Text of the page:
"PIE," by Angela Boggiano, Mitchell Beazley, $24.99, 191 pages
The mysteries of pastry cooking are revealed in Angela Boggiano’s full-color cookbook. From the very British Steak and Kidney Pie for dinner to Mrs. White’s Treacle Pie for dessert, “Pie” details British staples that many Americans have only ever wondered about.
Boggiano begins with detailed instructions and tips regarding various kinds of pie crust. She explains the techniques behind the time-consuming flaky crusts and the secrets of wheat-free pastry. She delves into the hearty hot-water crust and explains the versatile shortcrust. With 11 crust recipes, Boggiano ensures an almost-endless combination of crusts for fillings.
A troubleshooting portion is also helpfully included in the cookbook. Pie crust tips include methods to fix soggy bottoms, shrinking pastries and crusts that won’t mold. Whatever the pastry problem, it is likely that Boggiano has a solution.
“Pie” has a multitude of recipes for entire meals eaten between crust — more than 40 pages are devoted to hearty fare such as Beef Wellington and Fidget Pie. Hand-held pies are next. Explanations are given for the best way to make mini pie crusts and fillings. The history and techniques of tricky Scotch Pies are detailed as well as Cornish Pasties.
In addition, special occasion noble pies are tackled in this book. These pies use unique molds and detailed explanations are given regarding how to obtain the best outcome for meals such as Melton Mowbray Pork Pie. Finally, at the close of this exhaustive cookbook, sweet pie recipes are revealed. While the common apple pie is not in this book, various twists on it such as the luxurious Baby Apple Calvados Pies are. Other dessert secrets such as Pear Frangipane Croustade can be found as well.
Not only does it have an extensive recipe repertoire, it also includes historical pastry tidbits and showcases various United Kingdom pie shops. While traveling to Great Britain is impossible for many, “Pie” can help bring the island country into cooks’ homes across the world.
Great Britain’s Angela Boggiano channels her English and Italian roots in this cookbook. Her book has clean language, color photos and detailed ingredient lists using both American and European measurements.
Chocolate and Pistachio Cream Pie
This pie has a deliciously creamy chocolate custard filling which is so simple to make, and it’s perfect served warm with scoops of vanilla ice cream. Bake it in a rectangular baking pan so that it’s really easy to slice into bars.
For the pastry
10 ounces sweet shortcrust pastry (see below), adding grated zest of 1 orange to the mixture
2 tablespoons milk, to glaze
For the filling
2/3 cup superfine sugar, plus extra for sprinkling
2/3 cup heavy cream 5 ouncesbittersweet dark chocolate, finely chopped
2 tablespoons pistachio nuts, toasted and roughly chopped
Preheat the oven to 350°F.
Lightly grease a fluted 14-by-4½-inch baking pan. Divide the dough into 2 portions, one slightly larger than the other. Roll the larger portion out to a rectangle big enough to line the base and sides of the pan. Cover with plastic wrap and chill in the refrigerator while you make the filling. Roll out the remaining pastry to a size large enough to cover the top of the pan. Place on a baking sheet, cover with plastic wrap, and also chill while you prepare the filling.
Place the eggs and sugar in a bowl and beat together. Stir in the cream, chocolate, and pistachio nuts, then pour into the pastry shell. Brush the rim of the pastry with milk and position the lid in place, pressing the edges to seal. Trim the edges and make a steam hole in the middle of the lid. Brush with milk to glaze and sprinkle with superfine sugar.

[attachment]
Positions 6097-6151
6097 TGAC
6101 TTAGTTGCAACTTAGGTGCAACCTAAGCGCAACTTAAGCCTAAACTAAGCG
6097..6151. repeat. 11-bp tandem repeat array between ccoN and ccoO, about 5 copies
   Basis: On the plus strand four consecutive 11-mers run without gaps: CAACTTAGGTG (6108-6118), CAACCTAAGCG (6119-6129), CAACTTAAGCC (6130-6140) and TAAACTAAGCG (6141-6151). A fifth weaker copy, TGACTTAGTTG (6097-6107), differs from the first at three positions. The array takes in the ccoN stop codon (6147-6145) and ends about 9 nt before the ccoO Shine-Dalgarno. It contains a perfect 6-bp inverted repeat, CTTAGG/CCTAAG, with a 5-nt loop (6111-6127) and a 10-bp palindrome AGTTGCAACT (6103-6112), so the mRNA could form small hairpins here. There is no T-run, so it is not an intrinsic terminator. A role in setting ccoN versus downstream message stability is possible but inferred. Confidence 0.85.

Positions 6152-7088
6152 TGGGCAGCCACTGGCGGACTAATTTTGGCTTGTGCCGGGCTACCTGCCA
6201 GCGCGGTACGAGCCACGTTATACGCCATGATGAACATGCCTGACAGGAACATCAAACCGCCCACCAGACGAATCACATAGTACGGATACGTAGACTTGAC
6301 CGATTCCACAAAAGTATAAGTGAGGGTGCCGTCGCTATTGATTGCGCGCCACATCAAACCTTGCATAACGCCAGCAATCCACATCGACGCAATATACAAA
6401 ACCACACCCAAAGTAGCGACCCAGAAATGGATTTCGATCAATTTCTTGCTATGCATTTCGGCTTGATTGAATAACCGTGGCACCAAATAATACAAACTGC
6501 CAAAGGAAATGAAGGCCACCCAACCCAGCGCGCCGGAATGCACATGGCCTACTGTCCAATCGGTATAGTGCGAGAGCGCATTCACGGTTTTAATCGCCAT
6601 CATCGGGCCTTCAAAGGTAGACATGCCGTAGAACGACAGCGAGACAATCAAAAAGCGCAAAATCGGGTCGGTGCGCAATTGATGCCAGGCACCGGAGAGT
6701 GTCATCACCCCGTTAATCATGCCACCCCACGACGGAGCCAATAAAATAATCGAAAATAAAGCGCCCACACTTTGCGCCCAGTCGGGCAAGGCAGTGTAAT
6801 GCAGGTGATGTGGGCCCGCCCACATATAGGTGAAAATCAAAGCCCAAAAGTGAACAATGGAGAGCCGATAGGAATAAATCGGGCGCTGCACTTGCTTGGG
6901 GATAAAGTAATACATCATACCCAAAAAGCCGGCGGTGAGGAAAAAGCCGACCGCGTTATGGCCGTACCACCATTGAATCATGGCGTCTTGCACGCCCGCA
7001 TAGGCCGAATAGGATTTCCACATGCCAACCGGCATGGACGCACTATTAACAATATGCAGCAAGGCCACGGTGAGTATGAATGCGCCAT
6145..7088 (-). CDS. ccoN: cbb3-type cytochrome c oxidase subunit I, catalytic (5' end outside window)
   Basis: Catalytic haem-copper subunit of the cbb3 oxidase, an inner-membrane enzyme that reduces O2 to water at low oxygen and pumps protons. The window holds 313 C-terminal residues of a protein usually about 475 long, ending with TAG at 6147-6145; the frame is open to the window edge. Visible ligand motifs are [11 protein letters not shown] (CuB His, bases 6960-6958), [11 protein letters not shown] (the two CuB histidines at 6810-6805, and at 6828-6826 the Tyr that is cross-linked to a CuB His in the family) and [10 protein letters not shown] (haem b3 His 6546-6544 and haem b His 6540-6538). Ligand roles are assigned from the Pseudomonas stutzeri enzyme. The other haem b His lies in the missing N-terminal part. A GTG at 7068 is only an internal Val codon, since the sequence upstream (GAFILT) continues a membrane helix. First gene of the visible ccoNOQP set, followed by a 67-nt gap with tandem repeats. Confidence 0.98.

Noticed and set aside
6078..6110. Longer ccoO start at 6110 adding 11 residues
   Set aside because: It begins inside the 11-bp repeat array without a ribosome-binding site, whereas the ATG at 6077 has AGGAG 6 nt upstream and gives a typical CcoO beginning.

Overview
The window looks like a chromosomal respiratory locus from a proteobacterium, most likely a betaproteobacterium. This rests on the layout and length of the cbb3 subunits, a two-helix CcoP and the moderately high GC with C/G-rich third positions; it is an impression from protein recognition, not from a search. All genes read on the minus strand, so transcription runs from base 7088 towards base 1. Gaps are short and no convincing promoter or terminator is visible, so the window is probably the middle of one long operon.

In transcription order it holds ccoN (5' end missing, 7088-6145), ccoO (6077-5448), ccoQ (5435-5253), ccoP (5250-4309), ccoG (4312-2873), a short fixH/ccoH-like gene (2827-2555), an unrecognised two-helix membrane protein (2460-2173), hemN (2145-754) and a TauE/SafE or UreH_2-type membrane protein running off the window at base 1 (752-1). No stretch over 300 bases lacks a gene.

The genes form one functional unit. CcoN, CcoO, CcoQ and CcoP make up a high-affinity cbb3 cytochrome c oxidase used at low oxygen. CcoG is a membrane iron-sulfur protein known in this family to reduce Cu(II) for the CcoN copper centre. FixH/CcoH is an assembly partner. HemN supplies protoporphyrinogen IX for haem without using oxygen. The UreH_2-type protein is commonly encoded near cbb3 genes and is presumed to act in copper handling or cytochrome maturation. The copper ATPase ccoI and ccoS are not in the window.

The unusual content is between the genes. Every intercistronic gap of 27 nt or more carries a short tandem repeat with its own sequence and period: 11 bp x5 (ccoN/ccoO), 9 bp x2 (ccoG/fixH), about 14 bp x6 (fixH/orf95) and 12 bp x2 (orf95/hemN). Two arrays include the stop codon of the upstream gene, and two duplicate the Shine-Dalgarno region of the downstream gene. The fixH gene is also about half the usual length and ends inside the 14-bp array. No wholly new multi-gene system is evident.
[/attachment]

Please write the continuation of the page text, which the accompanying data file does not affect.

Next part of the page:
Bake for 30–35 minutes, then leave to cool for at least 15 minutes before removing from the pan. Place on a cooling rack and leave to cool for a further 10 minutes before cutting into slices. Letting the pie stand for a few minutes allows it to set, making it easier to slice. Don’t worry — it will still be warm and gooey!
This is a great all-purpose plain pastry which is robust and easy to handle.The proportions to remember are half fat to flour, with enough liquid to combine. I’ve tried other quantities but I always end up coming back to this pastry mantra and it works perfectly every time.This is the simplest and most widely used pastry and is suitable for either sweet or savory pies. The mixture of butter and lard or shortening really is the best combination for flavor and texture, producing a light, crisp texture and delicious, buttery taste. If you don’t want to use real lard, simply substitute a white vegetable fat shortening — you will find a whole selection to choose from. When making a sweet pie, add 2 tablespoons of superfine sugar to the dough mix.
Makes: 10ounce of pastry
1 ¾ cups plain flour
½ stick butter
¼ cup lard or shortening
2–3 tablespoons water, to mix
Sift the flour and salt into a bowl. Cut the fat into cubes and add this to the flour. Use your fingertips to rub the fat into the flour until the mixture resembles fine breadcrumbs.
Add the water very gradually, stirring it in with a knife. When the dough just sticks together, knead it lightly until it forms a ball.
Wrap in plastic wrap and allow to rest for at least 15 minutes in the refrigerator. It can be left in the refrigerator for up to 2 days.
Alternatively, it can be frozen until ready to use.
Note: Once you have the basic mixture, you can flavor it with toasted ground spices, chopped fresh herbs or toasted and finely chopped nuts.
— "Pie," by Angela Boggiano
Elizabeth Reid has bachelor's degrees in economics and history. She has worked in retail, medical billing, catering, education and business fields. Her favorite occupation is that of wife and mother. Her email is firstname.lastname@example.org.
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